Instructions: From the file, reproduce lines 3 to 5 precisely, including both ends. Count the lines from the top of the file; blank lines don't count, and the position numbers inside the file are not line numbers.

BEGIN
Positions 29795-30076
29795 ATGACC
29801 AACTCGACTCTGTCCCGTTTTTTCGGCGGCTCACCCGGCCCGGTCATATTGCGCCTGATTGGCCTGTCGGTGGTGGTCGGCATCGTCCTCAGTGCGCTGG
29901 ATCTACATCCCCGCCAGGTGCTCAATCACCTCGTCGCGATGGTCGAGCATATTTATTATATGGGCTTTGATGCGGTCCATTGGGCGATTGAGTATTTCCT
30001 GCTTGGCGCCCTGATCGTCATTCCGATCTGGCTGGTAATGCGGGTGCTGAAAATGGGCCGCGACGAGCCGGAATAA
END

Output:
29801 AACTCGACTCTGTCCCGTTTTTTCGGCGGCTCACCCGGCCCGGTCATATTGCGCCTGATTGGCCTGTCGGTGGTGGTCGGCATCGTCCTCAGTGCGCTGG
29901 ATCTACATCCCCGCCAGGTGCTCAATCACCTCGTCGCGATGGTCGAGCATATTTATTATATGGGCTTTGATGCGGTCCATTGGGCGATTGAGTATTTCCT
30001 GCTTGGCGCCCTGATCGTCATTCCGATCTGGCTGGTAATGCGGGTGCTGAAAATGGGCCGCGACGAGCCGGAATAA